Whew! The prototype water table has been completed. The table stands about 4 ft. high. It is 4 ft wide by 8 ft long, and 1 inch deep. The 1 inch is the allowed water level that will keep the plants moist. Why water from the bottom? The ground water we use at the nursery is full of iron. When we water the plants the iron deposits coat the leaves, cutting out the sun, thus killing the plants. By watering from the bottom the leaves will not get coated with iron oxide, and the plants will hopefully thrive. This table is a prototype to test the feasibility of following on with this method. The table is level within reason, the plastic is solid, and the plants are drinking, as required.
Today, 11-10-16, I saw "Nursery Nan" back in her burrow. I call her "Nan" because I've been told she is a girl tort. She was gone for a couple months but thankfully has returned.
11/16 A recent addition to our Nursery is the "Water table". The reason for this table is because of the ground water quality we use to water our plants. Originally our water quality was poor at 3600 ppm salt. Many of our plants could not tolerate this level of salinity. The Board decided to sink another well, about 60 feet for salt free water. We did, and we got salt free water, BUT it was loaded with iron. O.K, I thought, not a problem. Not so, heavy iron content as we have is a problem. It coats the leaves of our plants with iron stain and cuts off the sun from their photosynthesis factories. No photosynthesis, no life. We were losing our plants to an artificial night. The object with this table is to have the plants sitting in water, maybe one inch layer of it. No water will coat the leaves. But will water from beneath
4/16 The temperatures can get pretty high in the greenhouse, which is not good for the young and tender sprouts and rehabilitating plants the greenhouse is expected to house. We had shade cloth for over a year, but it too succumbed to the brutal Florida sun. Nothing we did seemed to tame the brutal heat built up in this structure. Sea Rocket abandoned use of the greenhouse idea. Eventually the County sold it and put in a storage building.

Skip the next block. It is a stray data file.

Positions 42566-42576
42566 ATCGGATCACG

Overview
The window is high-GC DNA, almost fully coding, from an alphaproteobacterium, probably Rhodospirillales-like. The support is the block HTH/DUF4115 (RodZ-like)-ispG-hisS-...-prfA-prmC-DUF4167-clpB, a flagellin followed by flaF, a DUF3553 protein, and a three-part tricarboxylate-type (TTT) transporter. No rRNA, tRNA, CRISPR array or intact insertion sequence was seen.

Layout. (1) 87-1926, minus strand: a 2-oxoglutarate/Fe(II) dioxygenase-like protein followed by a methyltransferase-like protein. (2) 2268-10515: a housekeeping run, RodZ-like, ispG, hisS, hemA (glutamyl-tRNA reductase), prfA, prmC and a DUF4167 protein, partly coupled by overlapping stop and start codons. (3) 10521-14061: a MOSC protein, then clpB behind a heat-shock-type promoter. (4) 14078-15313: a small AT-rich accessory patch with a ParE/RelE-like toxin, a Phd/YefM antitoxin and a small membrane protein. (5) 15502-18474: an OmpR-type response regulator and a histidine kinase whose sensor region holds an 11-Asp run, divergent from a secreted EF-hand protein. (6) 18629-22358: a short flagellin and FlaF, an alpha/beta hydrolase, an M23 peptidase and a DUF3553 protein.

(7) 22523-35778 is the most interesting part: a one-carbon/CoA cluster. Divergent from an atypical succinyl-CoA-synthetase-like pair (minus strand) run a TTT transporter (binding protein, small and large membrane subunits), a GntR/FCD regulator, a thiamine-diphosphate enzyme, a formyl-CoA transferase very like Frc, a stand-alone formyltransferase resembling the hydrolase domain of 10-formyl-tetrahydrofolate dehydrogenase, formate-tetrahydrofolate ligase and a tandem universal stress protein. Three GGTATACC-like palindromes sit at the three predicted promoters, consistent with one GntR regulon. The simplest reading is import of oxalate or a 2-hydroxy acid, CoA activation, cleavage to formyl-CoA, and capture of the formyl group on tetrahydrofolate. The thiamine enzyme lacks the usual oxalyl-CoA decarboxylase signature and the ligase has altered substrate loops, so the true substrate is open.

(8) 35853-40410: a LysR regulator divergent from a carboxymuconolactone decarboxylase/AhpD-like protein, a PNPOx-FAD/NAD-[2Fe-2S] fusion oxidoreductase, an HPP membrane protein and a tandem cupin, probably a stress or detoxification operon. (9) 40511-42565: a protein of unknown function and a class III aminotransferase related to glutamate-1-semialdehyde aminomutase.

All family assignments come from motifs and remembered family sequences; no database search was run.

The Sea Rocket Chapter display and native plant sales at Earth Day Family Fun Festivals in Titusville's Enchanted Forest Nature Sanctuary.
Click on the picture to see enlargements.
& THINGS TO DO
LIGHTNING STRIKE HIKE
Sea Rocket Chapter FL Native Plant Society
Location: Cocoa Conservation Area. 1636 Cocoa Bay Blvd., Cocoa, FL
Date/Time: Saturday. June 19th. 8:50AM to 12PM. Meet at the picnic shelter.
CLICK FOR FLYER
The next plant sale is scheduled for September.
You'll find details of our numerous activities in the Newsletter: "Walk and Talk," natural area hikes, demonstration garden development, kids activities, PICNIC!
Lois will be working in the gardens at the Enchanted Forest on the 2nd Saturday of each month from 9:00AM to 1:00PM. Staff also has sanctuary workdays on the 3rd Saturday. Everyone is invited to join in when they can. Participants should bring water, wear closed-toe shoes and bring their own tools, including gloves and bug spray.